One of the UK’s worst-performing railway operators issued a “do not travel” alert on Wednesday, blaming an internal computer failure which resulted in a third of all of its trains being canceled yet again.
Andy Burnham, the mayor of Greater Manchester, urged the government to “step in – now” after TransPennine Express (TPE) urged against all travel on Wednesday.
He said the firm should be given a formal notice to improve or be stripped of its contract, as happened in autumn with Avanti West Coast, which has the same parent company, FirstGroup. The issues were “entirely of the company’s own making”, said Burnham’s counterpart in West Yorkshire, Tracy Brabin.
TPE operates trains on three key routes from Liverpool and Manchester to Leeds, Sheffield, Hull, York, Newcastle, Edinburgh and Glasgow.
Kathryn O’Brien, TPE’s customer service and operations director, blamed “a significant rostering system issue”, which was resulting in “a high level of unplanned cancellations and disruption across our network”.
A TPE spokesperson clarified this was “a computer/software issue rather than a staffing problem” and that the firm anticipated canceling “around a third of our timetabled services today”.
But for months the company has been canceling dozens of trains at 10pm the night before travel, using something called the “P-code”, which means they don’t “count” in official statistics and in effect disappear from the timetable. On Monday 12 December, the first full day of the new winter timetable, the firm canceled 32% of trains. This was before any talk of the IT problems.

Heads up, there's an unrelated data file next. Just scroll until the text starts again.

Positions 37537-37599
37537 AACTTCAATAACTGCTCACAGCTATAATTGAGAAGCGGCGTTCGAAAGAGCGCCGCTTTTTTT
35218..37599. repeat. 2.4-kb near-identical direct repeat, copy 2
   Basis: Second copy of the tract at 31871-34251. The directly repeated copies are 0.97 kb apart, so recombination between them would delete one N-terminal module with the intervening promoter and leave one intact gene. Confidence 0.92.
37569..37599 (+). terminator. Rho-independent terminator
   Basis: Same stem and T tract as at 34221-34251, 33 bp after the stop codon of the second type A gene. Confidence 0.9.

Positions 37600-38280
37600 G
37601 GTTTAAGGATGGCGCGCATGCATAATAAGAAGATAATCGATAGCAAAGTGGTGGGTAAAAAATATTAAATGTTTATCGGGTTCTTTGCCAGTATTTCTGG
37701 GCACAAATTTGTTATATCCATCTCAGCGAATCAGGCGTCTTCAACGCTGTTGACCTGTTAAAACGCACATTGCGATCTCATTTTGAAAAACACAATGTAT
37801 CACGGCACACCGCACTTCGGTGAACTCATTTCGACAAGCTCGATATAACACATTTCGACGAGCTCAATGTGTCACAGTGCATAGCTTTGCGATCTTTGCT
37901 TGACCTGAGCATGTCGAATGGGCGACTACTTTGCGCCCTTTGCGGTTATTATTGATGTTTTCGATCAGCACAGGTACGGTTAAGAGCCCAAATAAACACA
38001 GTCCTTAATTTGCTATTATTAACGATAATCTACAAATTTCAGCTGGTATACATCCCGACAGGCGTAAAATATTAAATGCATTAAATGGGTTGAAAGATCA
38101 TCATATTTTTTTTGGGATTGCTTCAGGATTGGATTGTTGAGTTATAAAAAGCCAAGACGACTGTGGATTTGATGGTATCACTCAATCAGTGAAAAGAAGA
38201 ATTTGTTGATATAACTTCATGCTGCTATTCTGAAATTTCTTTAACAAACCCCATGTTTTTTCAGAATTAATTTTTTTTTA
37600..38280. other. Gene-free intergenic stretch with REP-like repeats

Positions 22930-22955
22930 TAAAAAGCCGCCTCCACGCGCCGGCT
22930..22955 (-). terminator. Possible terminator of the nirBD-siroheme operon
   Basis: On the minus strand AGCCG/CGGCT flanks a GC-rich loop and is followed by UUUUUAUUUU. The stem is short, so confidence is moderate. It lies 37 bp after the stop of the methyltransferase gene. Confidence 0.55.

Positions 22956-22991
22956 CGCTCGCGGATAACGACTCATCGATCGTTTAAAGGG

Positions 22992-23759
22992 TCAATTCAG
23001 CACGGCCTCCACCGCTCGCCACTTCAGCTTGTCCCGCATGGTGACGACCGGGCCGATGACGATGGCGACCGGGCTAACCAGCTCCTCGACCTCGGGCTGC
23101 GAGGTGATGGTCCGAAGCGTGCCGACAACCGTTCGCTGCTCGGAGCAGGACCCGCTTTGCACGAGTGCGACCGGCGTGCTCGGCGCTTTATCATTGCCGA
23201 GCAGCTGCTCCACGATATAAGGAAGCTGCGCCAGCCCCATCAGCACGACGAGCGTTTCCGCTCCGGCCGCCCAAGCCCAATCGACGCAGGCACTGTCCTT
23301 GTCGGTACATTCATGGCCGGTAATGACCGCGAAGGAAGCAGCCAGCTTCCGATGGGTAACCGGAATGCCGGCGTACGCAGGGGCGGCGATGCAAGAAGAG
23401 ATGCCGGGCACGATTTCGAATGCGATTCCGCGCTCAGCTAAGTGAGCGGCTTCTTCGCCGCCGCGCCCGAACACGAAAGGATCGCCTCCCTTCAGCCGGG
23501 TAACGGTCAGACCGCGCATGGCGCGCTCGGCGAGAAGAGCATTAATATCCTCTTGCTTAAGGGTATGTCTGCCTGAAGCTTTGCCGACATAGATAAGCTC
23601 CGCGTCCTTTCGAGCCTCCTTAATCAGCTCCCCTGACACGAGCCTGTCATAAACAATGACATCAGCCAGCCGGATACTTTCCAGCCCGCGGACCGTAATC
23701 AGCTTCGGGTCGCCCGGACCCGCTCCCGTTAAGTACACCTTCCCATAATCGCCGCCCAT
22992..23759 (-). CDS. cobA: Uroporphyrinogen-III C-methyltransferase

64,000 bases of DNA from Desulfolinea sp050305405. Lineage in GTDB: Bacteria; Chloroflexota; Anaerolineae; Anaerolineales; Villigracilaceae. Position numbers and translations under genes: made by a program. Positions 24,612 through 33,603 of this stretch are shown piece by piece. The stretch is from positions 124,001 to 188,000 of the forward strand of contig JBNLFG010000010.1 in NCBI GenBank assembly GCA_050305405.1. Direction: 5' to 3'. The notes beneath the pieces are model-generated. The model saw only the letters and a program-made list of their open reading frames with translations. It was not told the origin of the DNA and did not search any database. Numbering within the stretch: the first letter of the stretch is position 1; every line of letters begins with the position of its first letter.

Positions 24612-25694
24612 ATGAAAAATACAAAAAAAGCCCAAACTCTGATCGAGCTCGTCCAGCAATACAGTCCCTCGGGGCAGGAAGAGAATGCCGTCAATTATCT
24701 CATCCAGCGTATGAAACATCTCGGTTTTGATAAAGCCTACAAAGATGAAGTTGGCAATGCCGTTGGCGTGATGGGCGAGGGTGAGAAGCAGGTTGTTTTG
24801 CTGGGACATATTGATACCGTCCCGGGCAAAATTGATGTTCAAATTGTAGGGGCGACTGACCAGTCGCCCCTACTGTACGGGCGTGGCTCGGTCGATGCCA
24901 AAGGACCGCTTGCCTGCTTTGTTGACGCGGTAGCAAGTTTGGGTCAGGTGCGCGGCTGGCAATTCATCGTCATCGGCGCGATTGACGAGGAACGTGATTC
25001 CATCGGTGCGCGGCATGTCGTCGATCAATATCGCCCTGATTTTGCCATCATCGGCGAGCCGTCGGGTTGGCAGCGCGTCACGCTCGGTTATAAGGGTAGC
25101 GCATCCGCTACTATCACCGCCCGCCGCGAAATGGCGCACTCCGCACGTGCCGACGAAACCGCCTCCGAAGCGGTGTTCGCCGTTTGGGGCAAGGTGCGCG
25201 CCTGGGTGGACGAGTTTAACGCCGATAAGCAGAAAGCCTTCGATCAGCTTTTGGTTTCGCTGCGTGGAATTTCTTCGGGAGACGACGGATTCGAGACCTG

Burnham said the government should issue TPE with a formal warning before Christmas. TPE needs to be explicitly told that if it doesn’t improve by mid-January, their contract will be removed. The government has got to stop this chaos and make clear that TPE has one last chance. At the moment, they are not even on probation,” he said.
Brabin said: “It is completely unacceptable that TransPennine Express have told passengers not to travel because they have canceled so many of their services today.
This is a problem entirely of the company’s own making. I and other northern mayors have been calling on the government to put them on notice to improve or have their privilege taken away. The government needs to do this now and get an urgent grip.”
O’Brien apologised to customers and said the firm was “working hard internally and with our system provider to resolve the situation as soon as possible.”
She added: “We are doing all we can to keep customers on the move, but while problems persist, we advise customers not to travel and to seek alternative means of transportation.”
Official statistics from the Office of Rail and Road suggested TPE canceled 6.4% of trains in the quarter to September 30. But the firm’s real cancellation rate has been far higher when P-coded cancellations are included, running at between 20% and 32% in recent weeks.
A Department for Transport spokesperson said: “The level of disruption on the rail network is well above what should be expected and passengers, particularly in the North, have suffered for too long.
“Following his meeting with Northern Mayors, the Transport Secretary has agreed a four-pronged approach to improve rail services in the region.
“We will continue to closely monitor service levels and pressure operators to deliver improvements.”